Charles II's Illegitimate Children (ePub)
Charles II had at least twelve illegitimate children that we know of. Although his queen, Catherine of Braganza, fell pregnant several times she was not able to bear any children to full term. The king, who was known for his many mistresses, had his first recognised child out of wedlock in 1649; the child was James Croft who would become Duke of Monmouth and mastermind of an infamous rebellion. Not all of his children would gain such notoriety but they would live long and full lives creating a Stuart bloodline that descends to the present day.
There was Nell Gywn’s son, Charles Beauclerk, Duke of St Albans who was present at the siege of Belgrade in 1688. The French mistress, Louise de Keroualle’s son, Charles Lennox, Duke of Richmond who was an early patron of cricket. Catherine Pegge’s son, Charles Fitzcharles, 1st Earl of Plymouth who was a colonel in the King’s Own Royal Regiment and lost his life in Tangier and Moll Davis’ daughter Mary Tudor, Countess of Derwentwater who separated from her husband because she refused to be a Catholic.
Not to mention Charles’s offspring by Barbara Villiers, Lady Castlemaine and later Duchess of Cleveland – there was Anne who had an affair with one of her father’s mistresses, Charles who succeeded to the dukedom of Cleveland, Henry who became vice-admiral of England, George who was in the secret service in Venice, Barbara who after a torrid affair with the Earl of Arran gave birth to illegitimate twins and became a nun in France and Charlotte, who became Countess of Lichfield and had eighteen children!
And then there are the stories of other children like James de la Cloche and Charlotte Boyle whose births and lives are shrouded in mystery and rumour. This book will bring to life the king’s many illegitimate children and tell their stories.
It is always a little tricky to write historical facts in a way which also appeals to a lay reader and in this book on Charles II's many illegitimate children, Watkins does an excellent job in doing just that. It is widely known that this king loved women and had no qualms in sharing his largesse to many of them. His children have been largely mentioned as footnotes to his women and here we find out more of their lives. The author dedicates a chapter to each child, expanding on their future positions within the Royal Courts. I enjoyed this book very much and found it a fascinating insight to lives of those in the King's orbit. I liked Charles, he brought a liveliness through his Court into an England which had sustained so much misery during Cromwell's Ill fated 'reign'. Well done Ms. Watkins, an excellent read.NetGalley, Carol Elizabeth Keogh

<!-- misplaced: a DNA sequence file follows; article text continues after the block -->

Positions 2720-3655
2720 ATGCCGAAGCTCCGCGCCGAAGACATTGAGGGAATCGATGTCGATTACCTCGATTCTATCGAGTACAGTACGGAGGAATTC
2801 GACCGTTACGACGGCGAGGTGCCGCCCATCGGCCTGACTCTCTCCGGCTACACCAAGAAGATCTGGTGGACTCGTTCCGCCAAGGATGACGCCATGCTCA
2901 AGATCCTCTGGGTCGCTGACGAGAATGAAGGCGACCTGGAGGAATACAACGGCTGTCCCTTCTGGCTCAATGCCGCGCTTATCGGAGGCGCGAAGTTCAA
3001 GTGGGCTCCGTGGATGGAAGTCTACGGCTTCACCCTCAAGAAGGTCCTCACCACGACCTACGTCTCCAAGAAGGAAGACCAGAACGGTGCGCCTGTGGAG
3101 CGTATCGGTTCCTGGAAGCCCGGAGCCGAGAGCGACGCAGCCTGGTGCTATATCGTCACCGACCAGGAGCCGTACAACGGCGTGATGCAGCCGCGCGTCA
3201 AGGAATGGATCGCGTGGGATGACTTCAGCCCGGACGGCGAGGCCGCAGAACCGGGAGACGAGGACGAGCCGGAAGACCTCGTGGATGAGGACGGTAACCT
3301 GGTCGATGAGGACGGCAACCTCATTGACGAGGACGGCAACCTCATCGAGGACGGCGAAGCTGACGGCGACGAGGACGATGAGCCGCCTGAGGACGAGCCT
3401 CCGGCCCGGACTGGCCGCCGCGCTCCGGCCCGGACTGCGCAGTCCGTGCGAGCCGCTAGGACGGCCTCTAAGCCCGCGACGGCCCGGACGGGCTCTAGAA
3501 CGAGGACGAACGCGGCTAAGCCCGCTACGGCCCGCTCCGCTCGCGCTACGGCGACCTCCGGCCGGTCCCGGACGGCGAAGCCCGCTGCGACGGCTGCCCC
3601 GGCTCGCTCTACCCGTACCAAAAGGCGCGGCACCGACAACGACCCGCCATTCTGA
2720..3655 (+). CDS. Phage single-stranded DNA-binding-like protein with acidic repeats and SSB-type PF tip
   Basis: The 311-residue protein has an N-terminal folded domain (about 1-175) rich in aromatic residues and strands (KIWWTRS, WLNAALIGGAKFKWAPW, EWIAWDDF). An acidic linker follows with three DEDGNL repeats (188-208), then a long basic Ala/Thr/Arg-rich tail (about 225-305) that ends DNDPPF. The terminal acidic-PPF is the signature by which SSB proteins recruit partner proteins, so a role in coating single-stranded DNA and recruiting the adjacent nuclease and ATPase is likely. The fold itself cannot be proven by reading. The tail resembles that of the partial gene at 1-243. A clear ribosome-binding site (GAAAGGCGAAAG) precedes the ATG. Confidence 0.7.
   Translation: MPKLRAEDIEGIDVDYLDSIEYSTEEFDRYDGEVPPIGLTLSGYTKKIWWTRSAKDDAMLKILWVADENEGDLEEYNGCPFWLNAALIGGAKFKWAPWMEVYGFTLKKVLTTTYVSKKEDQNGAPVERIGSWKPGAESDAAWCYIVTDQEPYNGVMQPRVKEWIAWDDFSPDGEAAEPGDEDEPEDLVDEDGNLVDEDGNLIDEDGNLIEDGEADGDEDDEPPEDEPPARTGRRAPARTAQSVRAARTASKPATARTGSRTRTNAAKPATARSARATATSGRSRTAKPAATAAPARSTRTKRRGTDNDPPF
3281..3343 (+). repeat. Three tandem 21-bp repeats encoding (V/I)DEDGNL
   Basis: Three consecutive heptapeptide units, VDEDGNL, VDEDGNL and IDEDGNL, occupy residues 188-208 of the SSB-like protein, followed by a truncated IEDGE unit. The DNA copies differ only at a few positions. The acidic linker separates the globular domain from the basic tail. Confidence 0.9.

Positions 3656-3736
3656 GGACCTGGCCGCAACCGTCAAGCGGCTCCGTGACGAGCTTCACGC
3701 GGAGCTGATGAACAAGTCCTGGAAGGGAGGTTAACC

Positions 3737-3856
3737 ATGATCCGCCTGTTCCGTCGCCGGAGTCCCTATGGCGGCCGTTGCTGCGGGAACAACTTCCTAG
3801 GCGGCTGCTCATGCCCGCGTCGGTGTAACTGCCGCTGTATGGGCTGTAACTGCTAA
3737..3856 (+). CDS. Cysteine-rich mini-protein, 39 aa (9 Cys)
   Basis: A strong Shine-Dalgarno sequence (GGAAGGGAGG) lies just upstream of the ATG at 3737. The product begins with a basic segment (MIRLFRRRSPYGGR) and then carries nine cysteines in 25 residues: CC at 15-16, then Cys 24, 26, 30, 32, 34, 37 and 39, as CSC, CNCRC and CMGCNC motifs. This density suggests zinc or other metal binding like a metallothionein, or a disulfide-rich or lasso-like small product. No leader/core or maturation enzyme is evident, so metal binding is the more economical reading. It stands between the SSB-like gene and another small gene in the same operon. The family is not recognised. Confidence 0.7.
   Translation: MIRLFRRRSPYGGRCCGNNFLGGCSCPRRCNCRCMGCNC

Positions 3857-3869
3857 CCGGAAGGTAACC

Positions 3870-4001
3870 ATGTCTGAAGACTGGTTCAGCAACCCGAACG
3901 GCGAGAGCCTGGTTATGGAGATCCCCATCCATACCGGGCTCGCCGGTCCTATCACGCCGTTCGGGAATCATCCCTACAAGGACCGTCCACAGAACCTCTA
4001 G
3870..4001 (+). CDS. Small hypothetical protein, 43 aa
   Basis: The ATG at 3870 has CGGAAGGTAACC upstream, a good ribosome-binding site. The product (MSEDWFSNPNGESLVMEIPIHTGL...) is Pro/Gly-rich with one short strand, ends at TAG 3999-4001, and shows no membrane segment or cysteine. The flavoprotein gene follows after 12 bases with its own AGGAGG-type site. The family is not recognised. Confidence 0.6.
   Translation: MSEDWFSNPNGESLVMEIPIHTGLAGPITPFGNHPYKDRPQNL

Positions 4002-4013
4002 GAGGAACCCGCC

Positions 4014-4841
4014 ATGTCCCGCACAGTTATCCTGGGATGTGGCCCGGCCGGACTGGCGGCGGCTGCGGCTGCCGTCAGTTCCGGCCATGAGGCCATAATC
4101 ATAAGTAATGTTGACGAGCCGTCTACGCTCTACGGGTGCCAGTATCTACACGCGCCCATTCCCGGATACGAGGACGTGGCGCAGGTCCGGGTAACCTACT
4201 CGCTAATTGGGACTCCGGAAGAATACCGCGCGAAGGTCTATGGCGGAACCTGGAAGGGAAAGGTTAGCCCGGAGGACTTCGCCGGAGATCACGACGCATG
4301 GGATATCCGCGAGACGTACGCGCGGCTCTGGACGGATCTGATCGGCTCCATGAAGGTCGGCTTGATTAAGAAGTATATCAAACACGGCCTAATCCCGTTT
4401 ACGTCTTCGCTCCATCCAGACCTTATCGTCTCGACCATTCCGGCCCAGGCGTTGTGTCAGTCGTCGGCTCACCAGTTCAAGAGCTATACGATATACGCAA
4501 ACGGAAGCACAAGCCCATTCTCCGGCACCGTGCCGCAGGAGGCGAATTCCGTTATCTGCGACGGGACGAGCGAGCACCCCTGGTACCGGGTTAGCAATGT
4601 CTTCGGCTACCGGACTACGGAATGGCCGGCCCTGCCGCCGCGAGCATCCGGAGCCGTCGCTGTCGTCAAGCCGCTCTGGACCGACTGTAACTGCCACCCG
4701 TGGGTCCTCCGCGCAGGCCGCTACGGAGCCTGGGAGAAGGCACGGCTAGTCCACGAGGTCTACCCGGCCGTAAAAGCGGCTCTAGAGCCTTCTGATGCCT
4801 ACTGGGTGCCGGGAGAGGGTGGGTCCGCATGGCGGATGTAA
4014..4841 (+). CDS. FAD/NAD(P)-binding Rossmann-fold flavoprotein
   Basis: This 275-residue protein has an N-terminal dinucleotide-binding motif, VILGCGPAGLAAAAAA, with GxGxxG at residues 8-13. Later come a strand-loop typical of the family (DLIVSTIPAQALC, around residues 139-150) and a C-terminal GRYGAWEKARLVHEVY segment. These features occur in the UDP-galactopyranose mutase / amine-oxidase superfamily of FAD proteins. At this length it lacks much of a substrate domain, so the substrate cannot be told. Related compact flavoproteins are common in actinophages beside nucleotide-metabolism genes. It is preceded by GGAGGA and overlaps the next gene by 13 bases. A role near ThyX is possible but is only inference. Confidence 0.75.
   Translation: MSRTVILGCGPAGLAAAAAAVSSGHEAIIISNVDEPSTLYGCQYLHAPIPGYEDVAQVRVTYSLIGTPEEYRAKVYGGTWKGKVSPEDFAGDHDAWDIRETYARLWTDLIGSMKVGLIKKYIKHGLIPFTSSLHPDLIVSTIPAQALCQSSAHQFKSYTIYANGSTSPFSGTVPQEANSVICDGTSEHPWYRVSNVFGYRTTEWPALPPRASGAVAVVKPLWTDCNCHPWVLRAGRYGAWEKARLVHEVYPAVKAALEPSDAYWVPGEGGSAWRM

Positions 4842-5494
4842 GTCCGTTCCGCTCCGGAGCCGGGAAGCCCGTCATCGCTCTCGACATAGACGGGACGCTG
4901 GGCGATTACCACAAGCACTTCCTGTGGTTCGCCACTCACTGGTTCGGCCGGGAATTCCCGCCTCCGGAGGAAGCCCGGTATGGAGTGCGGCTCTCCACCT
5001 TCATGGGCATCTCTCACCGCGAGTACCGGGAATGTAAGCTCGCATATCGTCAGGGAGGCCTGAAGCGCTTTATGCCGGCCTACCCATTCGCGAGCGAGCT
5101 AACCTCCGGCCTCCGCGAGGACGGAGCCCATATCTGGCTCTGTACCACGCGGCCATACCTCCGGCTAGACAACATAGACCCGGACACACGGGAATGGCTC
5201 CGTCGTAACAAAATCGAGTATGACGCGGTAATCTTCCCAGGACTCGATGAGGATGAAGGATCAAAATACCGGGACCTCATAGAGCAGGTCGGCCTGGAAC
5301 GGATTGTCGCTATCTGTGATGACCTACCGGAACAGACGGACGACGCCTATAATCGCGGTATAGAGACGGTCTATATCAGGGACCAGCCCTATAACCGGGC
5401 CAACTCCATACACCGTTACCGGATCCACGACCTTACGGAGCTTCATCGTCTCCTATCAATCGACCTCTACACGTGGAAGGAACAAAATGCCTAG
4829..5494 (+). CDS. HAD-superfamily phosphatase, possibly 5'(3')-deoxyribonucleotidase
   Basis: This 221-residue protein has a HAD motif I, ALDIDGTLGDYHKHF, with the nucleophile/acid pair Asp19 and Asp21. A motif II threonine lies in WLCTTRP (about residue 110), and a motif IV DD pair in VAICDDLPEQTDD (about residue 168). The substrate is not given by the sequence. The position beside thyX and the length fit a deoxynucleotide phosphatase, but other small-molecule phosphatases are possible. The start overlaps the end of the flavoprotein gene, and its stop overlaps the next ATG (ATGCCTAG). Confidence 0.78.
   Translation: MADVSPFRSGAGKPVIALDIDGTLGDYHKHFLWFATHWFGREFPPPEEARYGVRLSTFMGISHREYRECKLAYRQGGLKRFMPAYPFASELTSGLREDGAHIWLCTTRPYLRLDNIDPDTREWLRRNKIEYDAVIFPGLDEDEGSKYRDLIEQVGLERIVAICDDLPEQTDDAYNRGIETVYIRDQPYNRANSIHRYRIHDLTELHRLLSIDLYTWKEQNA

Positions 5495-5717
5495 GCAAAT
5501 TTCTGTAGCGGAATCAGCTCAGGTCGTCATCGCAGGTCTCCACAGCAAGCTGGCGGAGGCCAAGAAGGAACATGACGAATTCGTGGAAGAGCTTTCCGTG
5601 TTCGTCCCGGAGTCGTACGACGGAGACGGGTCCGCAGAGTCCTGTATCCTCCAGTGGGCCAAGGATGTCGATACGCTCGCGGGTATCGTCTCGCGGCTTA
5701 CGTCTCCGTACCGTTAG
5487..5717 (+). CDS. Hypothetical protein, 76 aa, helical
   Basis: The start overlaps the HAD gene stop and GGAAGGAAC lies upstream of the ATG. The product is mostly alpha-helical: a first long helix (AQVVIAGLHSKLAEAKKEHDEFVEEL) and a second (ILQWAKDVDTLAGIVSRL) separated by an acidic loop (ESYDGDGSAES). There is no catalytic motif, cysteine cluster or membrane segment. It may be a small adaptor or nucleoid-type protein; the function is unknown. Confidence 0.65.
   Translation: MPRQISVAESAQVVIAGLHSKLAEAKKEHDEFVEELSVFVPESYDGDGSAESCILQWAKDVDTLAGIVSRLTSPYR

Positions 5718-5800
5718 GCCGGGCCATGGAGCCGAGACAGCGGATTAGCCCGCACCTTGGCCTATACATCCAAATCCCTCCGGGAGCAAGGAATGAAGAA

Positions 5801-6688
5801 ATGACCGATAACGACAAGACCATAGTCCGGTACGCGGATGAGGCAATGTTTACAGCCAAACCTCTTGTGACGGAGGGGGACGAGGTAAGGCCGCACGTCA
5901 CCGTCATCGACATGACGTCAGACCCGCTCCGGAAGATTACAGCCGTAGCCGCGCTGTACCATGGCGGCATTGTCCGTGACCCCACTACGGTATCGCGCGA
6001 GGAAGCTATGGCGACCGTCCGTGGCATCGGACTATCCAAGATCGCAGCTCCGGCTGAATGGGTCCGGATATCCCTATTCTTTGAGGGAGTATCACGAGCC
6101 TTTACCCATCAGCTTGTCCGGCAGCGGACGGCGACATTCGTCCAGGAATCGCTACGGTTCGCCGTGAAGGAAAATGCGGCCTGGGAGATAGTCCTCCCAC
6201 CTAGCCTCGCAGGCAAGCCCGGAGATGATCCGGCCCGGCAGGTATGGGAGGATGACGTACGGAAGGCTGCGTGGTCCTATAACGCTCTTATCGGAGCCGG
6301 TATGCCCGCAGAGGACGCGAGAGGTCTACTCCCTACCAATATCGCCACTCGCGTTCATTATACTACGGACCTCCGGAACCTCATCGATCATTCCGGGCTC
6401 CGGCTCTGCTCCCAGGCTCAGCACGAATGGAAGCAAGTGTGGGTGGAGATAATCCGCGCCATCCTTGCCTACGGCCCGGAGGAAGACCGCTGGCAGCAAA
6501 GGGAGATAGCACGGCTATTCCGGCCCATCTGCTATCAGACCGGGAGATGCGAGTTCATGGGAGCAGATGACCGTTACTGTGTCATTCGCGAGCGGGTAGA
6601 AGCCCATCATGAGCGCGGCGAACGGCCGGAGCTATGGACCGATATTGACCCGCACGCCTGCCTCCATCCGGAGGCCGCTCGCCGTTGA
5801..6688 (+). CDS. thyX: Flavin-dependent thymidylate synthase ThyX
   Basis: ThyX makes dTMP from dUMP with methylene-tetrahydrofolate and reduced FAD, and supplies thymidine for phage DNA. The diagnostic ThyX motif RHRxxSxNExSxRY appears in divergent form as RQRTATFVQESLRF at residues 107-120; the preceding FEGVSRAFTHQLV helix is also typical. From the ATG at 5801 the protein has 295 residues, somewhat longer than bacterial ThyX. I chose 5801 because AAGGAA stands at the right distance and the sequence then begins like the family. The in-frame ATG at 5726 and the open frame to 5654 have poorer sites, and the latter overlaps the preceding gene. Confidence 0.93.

Rating: 5 out of 5 starsNetGalley, Emma Potter
I really enjoyed this book as the illegitimate children of monarchs are largely ignored unless they have an important role to play in history, such as the Duke of Monmouth.
I also found it fascinating that one of Charles' sons had a learning disability.
This is very well researched... This is will be a very useful guide to those who are fans of the early Stuarts.
I enjoyed this book - the author's knowledge and research was clear, the style was easy to read and the details enhanced my knowledge of the time, places and people involved in the historical work.NetGalley, Terri Brisbin
I found this book an easy read, and enjoyed the gossipy nature of the narrative. Ms Watkins manages to convey the hedonistic and pleasure-loving atmosphere of Charles II’s luxurious royal court where his mistresses jockeyed for position and the wandering attention of their sovereign, and where their offspring grew up.Jo Thompson, In My Lady's Chamber
A nice touch were the items in the Appendices, including a parallel chapter on the mistresses and illegitimate children of Charles’s younger brother and heir James.
All in all, this book was a pleasure to read. It’s well researched but doesn’t bog the narrative down with unnecessary information. And the interconnecting lives of the women, their children and the wider nobility of Restoration England is fascinating to discover.
The lives of these illegitimate children have been well-researched by the author... book is definitely recommended for anyone with an interest in the British monarchy and its history.The New Royalty World Blog